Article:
Facing an imminent March funding deadline to dredge the Schuylkill River that, if missed, would have erased portions of the 2020 regatta season, Philadelphia city and rowing community officials now believe a completed funding package will be in place in time to allow work on the river to begin in early July.
According to Paul Laskow, chairman of the Schuylkill Navy River Restoration Committee, most the $4.5 million needed to get the project moving has been raised, and that a $1.3 million funding gap had been closed during negotiations over the last two weeks.
"I have genuine optimism that the funding will come together and confidence in the Army Corps of Engineers that they will be able to move this process along," Laskow told row2k Sunday.
row2k reported on January 22 that the funding gap, created in part by a lack of pledged donations from three of the city's six universities that use the river as their home course - including Jefferson, LaSalle and St. Joseph's - was threatening to stall the project to the point that work could not begin this year, which would have forced several of Philadelphia's 2020 regattas to find new venues.
Laskow said that over the last week and a half, Philadelphia city officials spearheading the negotiations with the remaining schools, rowing community and private donors, have narrowed the amount left needed to be gained, and that only one of the holdout schools remained uncommitted to contributing funding.
"The city has gotten another half a million in and we are now looking at a gap that is down to six figures, and that's good," Laskow said. "As you get closer on these efforts, people want to be on the winning side and we are hoping for a cascade effect and we may even gain some momentum over the next week or so."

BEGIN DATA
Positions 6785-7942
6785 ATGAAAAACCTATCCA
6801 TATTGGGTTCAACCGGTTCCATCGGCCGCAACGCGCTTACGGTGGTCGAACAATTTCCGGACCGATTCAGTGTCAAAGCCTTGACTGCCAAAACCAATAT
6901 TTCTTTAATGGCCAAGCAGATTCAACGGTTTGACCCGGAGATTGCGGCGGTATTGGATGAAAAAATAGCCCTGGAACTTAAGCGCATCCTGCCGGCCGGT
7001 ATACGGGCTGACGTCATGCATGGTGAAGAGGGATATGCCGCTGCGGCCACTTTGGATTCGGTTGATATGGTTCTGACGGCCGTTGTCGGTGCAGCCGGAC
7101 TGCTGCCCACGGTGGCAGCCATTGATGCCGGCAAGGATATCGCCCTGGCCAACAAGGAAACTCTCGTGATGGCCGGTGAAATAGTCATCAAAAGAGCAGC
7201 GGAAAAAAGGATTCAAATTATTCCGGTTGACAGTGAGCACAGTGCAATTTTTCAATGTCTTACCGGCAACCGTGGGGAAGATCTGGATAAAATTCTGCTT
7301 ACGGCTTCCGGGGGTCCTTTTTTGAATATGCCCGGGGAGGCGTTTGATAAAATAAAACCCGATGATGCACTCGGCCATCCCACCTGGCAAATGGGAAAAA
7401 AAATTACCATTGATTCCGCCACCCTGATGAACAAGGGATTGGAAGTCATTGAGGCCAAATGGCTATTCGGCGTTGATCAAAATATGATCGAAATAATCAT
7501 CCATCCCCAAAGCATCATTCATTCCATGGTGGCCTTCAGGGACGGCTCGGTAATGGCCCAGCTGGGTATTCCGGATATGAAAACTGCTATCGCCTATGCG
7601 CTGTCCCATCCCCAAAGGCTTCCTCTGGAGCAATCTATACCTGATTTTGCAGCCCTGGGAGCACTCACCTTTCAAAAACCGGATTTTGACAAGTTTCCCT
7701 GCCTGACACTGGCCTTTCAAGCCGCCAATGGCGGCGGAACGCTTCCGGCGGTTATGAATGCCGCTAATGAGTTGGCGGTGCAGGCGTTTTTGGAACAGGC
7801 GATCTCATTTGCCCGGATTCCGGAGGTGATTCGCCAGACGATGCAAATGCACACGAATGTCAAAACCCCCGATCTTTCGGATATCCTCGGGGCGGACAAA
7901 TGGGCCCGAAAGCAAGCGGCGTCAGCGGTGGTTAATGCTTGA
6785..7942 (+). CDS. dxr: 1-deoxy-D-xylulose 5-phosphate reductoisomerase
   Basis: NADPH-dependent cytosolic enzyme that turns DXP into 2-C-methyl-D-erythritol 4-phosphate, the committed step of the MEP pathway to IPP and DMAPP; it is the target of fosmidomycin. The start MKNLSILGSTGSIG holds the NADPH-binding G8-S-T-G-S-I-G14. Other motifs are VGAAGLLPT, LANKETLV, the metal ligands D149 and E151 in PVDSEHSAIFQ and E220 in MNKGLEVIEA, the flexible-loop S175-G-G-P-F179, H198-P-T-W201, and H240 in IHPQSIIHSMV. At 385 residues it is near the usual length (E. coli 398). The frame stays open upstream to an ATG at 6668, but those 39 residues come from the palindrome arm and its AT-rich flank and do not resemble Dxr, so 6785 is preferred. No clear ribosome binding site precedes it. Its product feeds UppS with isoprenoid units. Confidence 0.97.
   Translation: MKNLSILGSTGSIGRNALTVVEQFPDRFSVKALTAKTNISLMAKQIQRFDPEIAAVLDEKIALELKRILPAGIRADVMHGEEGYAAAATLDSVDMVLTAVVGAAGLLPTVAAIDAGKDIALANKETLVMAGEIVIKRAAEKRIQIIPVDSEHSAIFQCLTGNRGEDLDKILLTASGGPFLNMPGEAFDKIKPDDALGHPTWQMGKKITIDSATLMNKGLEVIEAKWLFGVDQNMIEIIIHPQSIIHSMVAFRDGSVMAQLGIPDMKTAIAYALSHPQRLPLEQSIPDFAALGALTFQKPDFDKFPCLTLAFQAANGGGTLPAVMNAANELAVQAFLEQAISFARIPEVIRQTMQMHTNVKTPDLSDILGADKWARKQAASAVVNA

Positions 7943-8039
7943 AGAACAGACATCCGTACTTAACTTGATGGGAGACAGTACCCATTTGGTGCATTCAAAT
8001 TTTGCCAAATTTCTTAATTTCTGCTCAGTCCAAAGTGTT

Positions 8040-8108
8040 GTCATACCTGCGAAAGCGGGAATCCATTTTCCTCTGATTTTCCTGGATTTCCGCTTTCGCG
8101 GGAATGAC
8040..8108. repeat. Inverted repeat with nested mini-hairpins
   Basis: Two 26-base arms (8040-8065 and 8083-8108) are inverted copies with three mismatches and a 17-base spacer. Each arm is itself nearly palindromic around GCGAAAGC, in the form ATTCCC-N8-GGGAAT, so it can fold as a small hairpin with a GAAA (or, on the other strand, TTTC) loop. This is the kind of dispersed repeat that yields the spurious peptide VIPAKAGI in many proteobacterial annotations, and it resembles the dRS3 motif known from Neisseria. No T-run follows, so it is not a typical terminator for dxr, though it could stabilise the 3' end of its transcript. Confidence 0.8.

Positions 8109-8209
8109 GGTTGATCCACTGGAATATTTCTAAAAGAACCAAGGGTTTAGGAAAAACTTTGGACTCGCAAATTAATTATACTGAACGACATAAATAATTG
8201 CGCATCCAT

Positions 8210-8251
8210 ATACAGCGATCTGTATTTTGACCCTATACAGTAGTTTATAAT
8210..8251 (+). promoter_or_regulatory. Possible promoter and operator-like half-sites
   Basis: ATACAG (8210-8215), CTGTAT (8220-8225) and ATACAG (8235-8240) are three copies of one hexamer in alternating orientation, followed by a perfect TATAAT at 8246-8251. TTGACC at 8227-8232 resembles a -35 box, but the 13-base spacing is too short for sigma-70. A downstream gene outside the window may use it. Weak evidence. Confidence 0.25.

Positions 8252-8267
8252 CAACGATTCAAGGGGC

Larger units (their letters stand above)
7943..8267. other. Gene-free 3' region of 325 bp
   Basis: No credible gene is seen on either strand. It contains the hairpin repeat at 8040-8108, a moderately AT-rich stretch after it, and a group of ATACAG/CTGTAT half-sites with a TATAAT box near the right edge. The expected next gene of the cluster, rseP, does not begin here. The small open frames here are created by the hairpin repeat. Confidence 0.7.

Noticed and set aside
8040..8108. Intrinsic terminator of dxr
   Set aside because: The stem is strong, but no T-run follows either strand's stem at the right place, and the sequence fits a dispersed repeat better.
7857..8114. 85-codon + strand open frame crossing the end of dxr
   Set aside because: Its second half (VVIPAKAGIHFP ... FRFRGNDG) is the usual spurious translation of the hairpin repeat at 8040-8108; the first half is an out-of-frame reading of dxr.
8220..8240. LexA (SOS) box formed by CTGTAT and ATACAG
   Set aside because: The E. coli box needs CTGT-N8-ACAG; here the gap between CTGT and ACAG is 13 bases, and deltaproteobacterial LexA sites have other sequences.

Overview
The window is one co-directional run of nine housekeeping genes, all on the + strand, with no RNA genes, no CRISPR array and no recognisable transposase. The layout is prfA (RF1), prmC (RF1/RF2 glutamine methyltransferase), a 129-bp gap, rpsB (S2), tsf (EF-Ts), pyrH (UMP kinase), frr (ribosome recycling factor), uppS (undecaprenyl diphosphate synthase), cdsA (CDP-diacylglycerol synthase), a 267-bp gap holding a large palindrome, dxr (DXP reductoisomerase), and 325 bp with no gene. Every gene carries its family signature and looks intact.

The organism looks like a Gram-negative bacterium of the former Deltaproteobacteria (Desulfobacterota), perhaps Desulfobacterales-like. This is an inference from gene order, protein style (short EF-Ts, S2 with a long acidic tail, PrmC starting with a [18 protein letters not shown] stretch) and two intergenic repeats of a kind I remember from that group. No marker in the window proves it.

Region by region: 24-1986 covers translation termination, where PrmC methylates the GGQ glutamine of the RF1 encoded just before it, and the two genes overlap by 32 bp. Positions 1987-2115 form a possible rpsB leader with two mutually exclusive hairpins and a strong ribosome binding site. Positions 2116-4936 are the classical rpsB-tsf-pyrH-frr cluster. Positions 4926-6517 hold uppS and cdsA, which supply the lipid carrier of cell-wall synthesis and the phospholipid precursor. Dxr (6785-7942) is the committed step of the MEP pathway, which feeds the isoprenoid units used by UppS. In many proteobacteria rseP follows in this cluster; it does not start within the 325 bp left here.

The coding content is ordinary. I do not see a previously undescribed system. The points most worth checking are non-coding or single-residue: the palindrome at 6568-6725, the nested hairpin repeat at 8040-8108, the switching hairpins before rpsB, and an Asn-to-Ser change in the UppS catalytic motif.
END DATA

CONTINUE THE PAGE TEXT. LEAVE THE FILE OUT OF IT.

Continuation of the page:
Laskow said representatives from the city Parks and Recreations Department and the Managing Director's Office continue to hold talks with the one remaining school and that the rest of the money needed would come from private donations.
"We don't have 100 percent of the stakeholders in yet," Laskow said. "I think the city is still working with one of the collegiate programs." He said the city is planning to hold a press conference when the funding is secured and will "thank everyone by name at that time."
While he did not name the remaining school not yet committed to the project, he did say that St. Joe's has pledged support, and even donated more than was originally planned for.
Rowing community officials in Philadelphia have been stating for more than a year that the Schuylkill River, long a center of rowing in the United States, is nearing a point where it will not be able to continue to host regattas, or to even keep the iconic Boathouse Row functioning, without a project to dredge silt that been built up on the river bottom.
It has been nearly 20 years since the last time the Schuylkill was dredged along Boathouse Row, and close to 50 since the race course on Kelly Drive saw any work on the river bed. In that time, the buildup of silt coming downstream into Fairmount Park has rendered the course unfair across all six racing lanes because of the variation in depth.
In front of Boathouse Row, where the river bed fills in more quickly because of the dam near the Philadelphia Art Museum, boat clubs are finding it hard to have enough water to get crews and coaching launches on the water.
The last round of work, done along Boathouse Row in 2000, was paid for with federal funding, but that revenue stream was formally eliminated last June after a five-year effort, and the city and the rowing community was informed that the project would have to be funded locally.